Your favorite language-learning tools

Disney movies are a fun way to learn, but you won’t learn Spanish from Disney alone! You’ll need to supplement these games with some great language-learning programs.

If you love learning with videos, for instance, you’ll love FluentU!

FluentU takes real-world videos—like music videos, movie trailers, news and inspiring talks—and turns them into personalized language learning lessons.

And, yep, some Disney movie clips and songs in Spanish!

Check out the full video library for free with a FluentU trial!

Now, ¡Canta conmigo! (Sing with me!)

“Can you feel the love tonight… for learning Spanish with Disney movies!”

6 Games to Turn Any Disney Movie with Spanish Subtitles into a Language Lesson

1. ¿Cómo es la línea? (What’s the Line?)

Here’s one for the fans!

This game will teach you all your favorite Disney quotes… in Spanish.

The point of the game is to guess a line in the film, translate it into Spanish, then use the Spanish subtitles to see if you’re correct.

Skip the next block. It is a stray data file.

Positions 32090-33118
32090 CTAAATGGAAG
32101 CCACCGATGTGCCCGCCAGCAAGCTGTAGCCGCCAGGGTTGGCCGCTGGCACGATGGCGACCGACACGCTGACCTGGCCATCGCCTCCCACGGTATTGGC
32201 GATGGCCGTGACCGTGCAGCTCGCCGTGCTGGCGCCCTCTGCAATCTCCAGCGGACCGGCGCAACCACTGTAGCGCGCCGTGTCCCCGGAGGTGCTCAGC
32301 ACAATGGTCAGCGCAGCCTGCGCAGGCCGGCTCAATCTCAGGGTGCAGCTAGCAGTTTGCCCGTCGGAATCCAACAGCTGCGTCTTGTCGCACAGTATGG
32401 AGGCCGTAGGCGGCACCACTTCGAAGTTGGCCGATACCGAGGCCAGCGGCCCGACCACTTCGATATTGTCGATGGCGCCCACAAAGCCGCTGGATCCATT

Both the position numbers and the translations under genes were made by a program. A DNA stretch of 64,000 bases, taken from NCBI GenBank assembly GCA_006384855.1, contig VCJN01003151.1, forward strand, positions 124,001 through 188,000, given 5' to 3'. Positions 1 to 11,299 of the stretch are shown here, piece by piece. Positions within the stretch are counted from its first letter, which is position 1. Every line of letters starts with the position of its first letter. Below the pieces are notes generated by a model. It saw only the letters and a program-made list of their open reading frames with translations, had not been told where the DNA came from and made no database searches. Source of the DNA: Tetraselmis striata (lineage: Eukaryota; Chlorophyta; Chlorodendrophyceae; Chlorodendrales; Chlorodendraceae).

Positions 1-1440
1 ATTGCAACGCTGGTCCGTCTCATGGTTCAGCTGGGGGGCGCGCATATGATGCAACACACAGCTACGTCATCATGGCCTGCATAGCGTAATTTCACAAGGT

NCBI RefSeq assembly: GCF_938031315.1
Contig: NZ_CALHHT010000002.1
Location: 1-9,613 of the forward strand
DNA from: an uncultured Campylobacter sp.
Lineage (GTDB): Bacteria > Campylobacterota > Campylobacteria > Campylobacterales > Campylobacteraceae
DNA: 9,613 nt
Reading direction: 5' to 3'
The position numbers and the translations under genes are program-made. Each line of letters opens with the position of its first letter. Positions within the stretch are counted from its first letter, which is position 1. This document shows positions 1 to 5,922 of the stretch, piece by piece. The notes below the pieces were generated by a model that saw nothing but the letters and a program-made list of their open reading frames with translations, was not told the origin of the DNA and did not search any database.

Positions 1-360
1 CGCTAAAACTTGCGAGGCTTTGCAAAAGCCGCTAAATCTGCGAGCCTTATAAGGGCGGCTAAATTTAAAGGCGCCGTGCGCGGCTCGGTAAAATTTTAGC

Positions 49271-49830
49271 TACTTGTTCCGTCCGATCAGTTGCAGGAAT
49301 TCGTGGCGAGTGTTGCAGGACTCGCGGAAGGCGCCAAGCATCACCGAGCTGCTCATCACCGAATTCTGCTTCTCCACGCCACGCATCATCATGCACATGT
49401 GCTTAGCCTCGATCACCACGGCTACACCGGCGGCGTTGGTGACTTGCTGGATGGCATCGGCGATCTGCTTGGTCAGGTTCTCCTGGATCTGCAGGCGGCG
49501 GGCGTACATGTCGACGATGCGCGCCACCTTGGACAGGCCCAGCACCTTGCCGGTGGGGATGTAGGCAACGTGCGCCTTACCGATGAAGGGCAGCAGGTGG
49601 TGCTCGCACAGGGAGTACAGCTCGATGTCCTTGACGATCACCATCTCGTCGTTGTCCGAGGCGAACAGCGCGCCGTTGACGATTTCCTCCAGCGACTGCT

You can play this game (and any of the games on this list, really) by yourself or with others—the more the merrier!

How to play:

1. Turn on Spanish subtitles and hit “play.”

2. Pause the movie at random.

3. Try to guess the next line in English.

4. Translate the line into Spanish.

5. Press “play” and see if you were right, or close.

The takeaway:

If your translation was off, write down the line. Check where you went wrong—you might find a weakness to focus your studies on.

2. Perdido en la traducción (Lost in Translation)

Translation is difficult, particularly when there isn’t a direct translation or if a phrase is culturally specific.

When a Disney movie (or any movie) is translated into Spanish, the translators try to make the conversations sound as natural as possible. This means that, quite often, dialogue isn’t translated word for word, but rather to in a way that gets the basic gist and overall meaning across.

In this game, you’ll look for these translation discrepancies.

How to play:

1. Turn on Spanish subtitles and play the movie.

2. As you watch, compare the spoken dialogue to the Spanish subtitles.

3. Whenever you see/hear a discrepancy, pause the movie.